He said that while New York has had crime issues, they were cleaned up by former Mayor Rudy Giuliani during the 1990s; the mayor had “empowered” the police. The result, Mr. Ricci said, was less graffiti, less homelessness, less crime, no loitering, and a lot less drug use on the streets.
“It was safe,” he said, and the presence of law enforcement was strong.
“They were part of the community,” Mr. Ricci said. “In L.A., the cops don’t even show up.”
A screenshot of security footage of a daytime robbery in Hancock Park, Calif., on Nov. 28, 2021. (Courtesy of the Los Angeles Police Department)

A screenshot of security footage of a daytime robbery in Hancock Park, Calif., on Nov. 28, 2021. (Courtesy of the Los Angeles Police Department)

Can California Recover?

Mr. Ricci said he’s unsure if California—Los Angeles and San Francisco specifically—can “bounce back” the way that New York City did.
He said with all that has happened, he’s unsure if he'll stay in the state.
“I don’t want to leave out of fear,” Mr. Ricci said, “but I’m not going to let stubbornness keep my wife and daughter here. ... I would never let my ego, my pride, keep me here.”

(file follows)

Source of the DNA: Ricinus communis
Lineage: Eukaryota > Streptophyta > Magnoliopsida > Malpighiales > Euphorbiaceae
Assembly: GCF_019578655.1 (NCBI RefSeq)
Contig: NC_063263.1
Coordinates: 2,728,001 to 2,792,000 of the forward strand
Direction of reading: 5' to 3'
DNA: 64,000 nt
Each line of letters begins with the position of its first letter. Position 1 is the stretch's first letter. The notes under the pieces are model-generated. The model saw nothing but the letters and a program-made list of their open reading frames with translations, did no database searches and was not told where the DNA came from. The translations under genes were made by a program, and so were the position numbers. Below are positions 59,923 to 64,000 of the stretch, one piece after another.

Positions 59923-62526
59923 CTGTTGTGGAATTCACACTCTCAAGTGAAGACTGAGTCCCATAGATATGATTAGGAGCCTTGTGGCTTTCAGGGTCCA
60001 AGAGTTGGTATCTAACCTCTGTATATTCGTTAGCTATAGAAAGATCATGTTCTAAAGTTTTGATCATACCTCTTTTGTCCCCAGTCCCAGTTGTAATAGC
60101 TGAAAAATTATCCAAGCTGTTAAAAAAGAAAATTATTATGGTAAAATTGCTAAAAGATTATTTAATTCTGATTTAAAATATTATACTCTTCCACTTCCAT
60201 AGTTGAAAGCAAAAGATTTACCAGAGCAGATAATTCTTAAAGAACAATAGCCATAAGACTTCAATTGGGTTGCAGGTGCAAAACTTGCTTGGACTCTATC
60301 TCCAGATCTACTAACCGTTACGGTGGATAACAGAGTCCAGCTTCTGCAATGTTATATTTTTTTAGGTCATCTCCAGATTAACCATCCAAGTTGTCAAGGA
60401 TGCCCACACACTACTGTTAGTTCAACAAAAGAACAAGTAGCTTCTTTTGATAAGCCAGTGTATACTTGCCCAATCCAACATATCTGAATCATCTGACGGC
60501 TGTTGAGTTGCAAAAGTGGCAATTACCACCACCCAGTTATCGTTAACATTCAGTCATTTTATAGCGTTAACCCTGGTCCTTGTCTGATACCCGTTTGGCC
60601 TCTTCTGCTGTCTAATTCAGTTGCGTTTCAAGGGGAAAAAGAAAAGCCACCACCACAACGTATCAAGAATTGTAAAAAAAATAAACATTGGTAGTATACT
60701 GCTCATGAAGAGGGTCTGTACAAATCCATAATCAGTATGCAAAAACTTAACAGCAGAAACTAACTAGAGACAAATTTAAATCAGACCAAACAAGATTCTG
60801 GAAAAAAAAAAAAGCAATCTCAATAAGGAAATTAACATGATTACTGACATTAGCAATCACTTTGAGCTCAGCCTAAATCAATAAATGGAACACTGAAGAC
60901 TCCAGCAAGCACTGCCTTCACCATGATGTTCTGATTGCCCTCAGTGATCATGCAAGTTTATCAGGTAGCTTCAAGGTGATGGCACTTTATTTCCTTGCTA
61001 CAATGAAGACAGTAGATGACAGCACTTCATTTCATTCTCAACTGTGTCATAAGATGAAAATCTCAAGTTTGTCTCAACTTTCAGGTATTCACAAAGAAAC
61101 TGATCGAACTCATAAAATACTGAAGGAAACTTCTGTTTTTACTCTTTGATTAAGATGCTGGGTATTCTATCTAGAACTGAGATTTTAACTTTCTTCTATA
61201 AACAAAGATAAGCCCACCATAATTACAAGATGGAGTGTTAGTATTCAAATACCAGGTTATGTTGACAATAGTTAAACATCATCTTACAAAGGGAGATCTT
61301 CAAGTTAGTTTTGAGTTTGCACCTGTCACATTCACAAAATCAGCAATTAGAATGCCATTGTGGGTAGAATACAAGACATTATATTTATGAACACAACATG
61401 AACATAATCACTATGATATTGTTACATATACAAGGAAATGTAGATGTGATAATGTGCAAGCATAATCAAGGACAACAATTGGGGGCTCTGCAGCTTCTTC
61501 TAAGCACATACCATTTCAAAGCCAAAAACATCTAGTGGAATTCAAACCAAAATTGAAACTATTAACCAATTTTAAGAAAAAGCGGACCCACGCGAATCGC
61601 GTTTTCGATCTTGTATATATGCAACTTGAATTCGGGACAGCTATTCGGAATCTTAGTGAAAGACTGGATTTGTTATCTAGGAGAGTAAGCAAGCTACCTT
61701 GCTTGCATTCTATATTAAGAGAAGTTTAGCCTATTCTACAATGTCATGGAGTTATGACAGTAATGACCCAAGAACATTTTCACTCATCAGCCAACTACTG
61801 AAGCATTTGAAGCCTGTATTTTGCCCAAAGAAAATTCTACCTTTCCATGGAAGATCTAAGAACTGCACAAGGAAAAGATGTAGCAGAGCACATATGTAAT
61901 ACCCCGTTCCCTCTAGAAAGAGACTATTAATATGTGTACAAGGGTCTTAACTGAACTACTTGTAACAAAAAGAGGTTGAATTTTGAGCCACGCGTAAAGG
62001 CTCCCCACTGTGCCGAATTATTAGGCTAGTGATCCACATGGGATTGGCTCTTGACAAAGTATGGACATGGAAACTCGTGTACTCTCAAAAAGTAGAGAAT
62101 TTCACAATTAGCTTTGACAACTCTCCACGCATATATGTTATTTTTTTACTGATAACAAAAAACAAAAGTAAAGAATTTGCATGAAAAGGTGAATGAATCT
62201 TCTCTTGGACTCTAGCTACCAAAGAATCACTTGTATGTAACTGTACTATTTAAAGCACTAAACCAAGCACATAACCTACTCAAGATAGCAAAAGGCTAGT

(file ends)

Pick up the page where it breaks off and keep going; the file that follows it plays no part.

With that said, as much as he loves California—especially the weather—he sounded resigned.
“I love this city,” Mr. Ricci said, “but I think that the direction we’re going in is too unsafe for me to stick around and try to make a change.”
In addition to becoming educated about being armed, he said that voters need to speak up and “support the right people.”
And if change can’t be made at the ballot box, he said, at least if more residents exhibit strength as he did in November through arming themselves and fighting back, perhaps some criminals would think again before committing a crime.
Siyamak Khorrami

Siyamak Khorrami

Author

Siyamak Khorrami has been the general manager and chief editor of the Southern California edition of The Epoch Times since 2017. He is also the host of the “California Insider” show, which showcases leaders and professionals across the state with inside information about trending topics and critical issues in California.